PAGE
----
One thing did disturb me about the training.  On the first morning, the trainers performed a car-stop vignette for us in which the driver shoots at the police, and runs, and the police must first get their injured officer out of harms way and then approach the car.  The scenario was fine except that the recruit/officer playing the shooter was black–which reinforces the idea conscious and/or unconscious of what a shooter looks like–something that the police ought to be making an effort to change, especially now.  It is one thing, in caution, to approach everyone as a potential threat and another thing to feed into a perception that a particular color or ethnic group is a potential threat.  And after all, they could have had any recruit/officer play the shooter’s role.

One other thing struck me quite oddly about this weekend.  This is not about the conference, instruction, or instructors, but rather, about the other attendees.  They were all very pleasant and very enthusiastic.  But, this was the weekend that the Nazis marched in Charlottesville, injuring and murdering counter-protesters.  I would not necessarily have expected people to get into deep discussion about it, but not one attendee even mentioned it.  (I mentioned it to two people, only to note how odd it was that no-one referenced it.  Their reactions were that perhaps people wanted to stay away from politics. But I have never been at any other writers’ conference where some huge world or national event occurred and no-one mentioned it at all–not even to say, “Did you see that on the news?  Isn’t it terrible?”  And frankly, in class room situations discussing law and law enforcement, it seems more normal to me to raise it, even if an instructor were, quite naturally, to say that they don’t know enough details to comment on it.  A deliberate disconnection from the world. Very odd.  Very odd, indeed.)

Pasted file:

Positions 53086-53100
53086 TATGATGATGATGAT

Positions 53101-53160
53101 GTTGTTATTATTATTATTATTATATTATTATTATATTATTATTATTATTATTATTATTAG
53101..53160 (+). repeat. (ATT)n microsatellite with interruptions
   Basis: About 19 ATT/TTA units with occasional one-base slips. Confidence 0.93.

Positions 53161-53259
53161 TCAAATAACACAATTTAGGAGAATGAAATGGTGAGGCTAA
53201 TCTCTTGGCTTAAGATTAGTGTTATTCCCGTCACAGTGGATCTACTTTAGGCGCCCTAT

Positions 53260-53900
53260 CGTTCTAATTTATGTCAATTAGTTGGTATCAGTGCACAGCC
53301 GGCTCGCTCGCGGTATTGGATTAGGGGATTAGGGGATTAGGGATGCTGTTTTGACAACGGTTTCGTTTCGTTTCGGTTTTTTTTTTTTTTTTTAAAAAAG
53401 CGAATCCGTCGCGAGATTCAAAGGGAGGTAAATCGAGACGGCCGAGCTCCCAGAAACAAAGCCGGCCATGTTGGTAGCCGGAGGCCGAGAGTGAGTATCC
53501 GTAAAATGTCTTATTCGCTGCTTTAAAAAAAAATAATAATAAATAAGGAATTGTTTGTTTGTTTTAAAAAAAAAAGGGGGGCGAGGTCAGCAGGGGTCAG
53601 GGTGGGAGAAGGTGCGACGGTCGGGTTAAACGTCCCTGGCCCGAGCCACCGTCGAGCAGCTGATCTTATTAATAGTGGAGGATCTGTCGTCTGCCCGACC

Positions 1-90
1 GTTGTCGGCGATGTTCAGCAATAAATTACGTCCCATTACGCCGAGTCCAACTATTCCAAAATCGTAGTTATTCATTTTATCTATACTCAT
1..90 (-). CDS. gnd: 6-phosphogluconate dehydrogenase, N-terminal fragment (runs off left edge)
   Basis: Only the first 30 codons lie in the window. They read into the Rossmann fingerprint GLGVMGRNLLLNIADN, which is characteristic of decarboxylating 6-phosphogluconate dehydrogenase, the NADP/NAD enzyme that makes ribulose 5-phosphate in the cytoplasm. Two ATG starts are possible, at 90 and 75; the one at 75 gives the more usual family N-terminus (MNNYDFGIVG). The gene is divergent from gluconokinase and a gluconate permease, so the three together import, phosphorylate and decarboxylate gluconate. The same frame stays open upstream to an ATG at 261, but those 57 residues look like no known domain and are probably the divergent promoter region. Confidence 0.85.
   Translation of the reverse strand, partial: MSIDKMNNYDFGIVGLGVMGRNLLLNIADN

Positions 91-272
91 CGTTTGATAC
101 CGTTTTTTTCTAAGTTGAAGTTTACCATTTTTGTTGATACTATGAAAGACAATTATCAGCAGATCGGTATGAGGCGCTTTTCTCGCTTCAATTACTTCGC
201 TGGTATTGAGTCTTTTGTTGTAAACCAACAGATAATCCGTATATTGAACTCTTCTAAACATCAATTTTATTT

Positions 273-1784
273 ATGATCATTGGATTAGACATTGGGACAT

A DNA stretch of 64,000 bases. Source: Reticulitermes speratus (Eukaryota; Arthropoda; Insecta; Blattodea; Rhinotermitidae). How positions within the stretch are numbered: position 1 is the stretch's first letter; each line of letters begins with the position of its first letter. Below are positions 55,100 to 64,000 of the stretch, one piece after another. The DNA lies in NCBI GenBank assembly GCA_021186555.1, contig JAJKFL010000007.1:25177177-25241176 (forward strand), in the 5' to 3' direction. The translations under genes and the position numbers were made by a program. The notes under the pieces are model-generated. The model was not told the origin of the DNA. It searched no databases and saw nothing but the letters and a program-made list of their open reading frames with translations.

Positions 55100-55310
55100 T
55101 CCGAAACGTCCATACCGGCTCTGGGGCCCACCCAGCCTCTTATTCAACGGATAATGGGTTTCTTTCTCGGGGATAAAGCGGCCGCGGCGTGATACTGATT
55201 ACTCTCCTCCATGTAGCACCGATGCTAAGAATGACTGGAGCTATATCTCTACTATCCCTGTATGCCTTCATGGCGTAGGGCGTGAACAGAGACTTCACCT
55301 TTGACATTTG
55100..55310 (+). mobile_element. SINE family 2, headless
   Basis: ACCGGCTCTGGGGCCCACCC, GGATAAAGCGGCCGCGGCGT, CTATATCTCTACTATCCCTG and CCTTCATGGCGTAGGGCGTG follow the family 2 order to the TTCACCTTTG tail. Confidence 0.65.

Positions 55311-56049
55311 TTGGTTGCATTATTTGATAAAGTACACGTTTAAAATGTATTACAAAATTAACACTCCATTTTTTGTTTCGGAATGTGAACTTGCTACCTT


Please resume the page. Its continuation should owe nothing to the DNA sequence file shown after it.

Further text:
Note:  for those who might like to check out information on the Writers Police Academy or attend in August 2018, its website is:








I think that The Lost Ones, by Sheena Kamal, is an excellent mystery novel. It is its own thing, but if you liked Stieg Larsson’s The Girl with the Dragon Tattoo, or the Easy Rollins novels of Walter Moseley, you should like this novel too!  For more on this, see my review recently published in Washington Independent Review of Books.


My last quotes from Sinclair Lewis’s It Can’t Happen Here (from chapter 36):

“More and more, as I think about history,” [Doremus] pondered, “I am convinced that everything that is worth while in the world has been accomplished by the free, inquiring, critical spirit, and that the preservation of this spirit is more important than any social system whatsoever.  But the men of ritual and the men of barbarism are capable of shutting up the men of science and of silencing them forever.”

Eventually, there is a revolt against Windrip’s dictatorship, but it does not get very far:

“…there the revolt halted, because in the American which had so warmly praised itself for its ‘widespread popular free education,’ there had been so very little education; widespread, popular, free, or anything else, that most people did not know what they wanted–indeed knew about so few things to want at all.”

IT CAN’T HAPPEN HERE VII–Sinclair Lewis on the press and on fascism

Doremus [and so Sinclair Lewis] on the press (from chapter 20):

“All these years he had heard responsible men who weren’t being quite honest–radio announcers who soft-soaped speakers who were fools and wares that were trash, and who canaryishly chirped, ‘Thank you, Major Blister’ when they would rather have kicked Major Blister, preachers who did not believe the decayed doctrines they dealt out, doctors who did not dare tell lady invalids that they were sex-hungry exhibitionists, merchants who peddled brass for gold–heard all of them complacently excuse themselves by explaining that they were too old to change and that they had a ‘wife and family to support.'”

and Doremus [and so, Sinclair Lewis] on the commonality of fascism and communism (from chapter 36):

“He was afraid that the world struggle today was not of Communism against Fascism, but of tolerance against the bigotry that was preached equally by Communism and Fascism.  But he saw tooth in America the struggle was befogged by the fact that the worst Fascists were they who disowned the word ‘Fascism’ and preached enslavement to Capitalism under the style of Constitutional and Traditional Native American Liberty.  For they were thieves not only of wages but of honor.”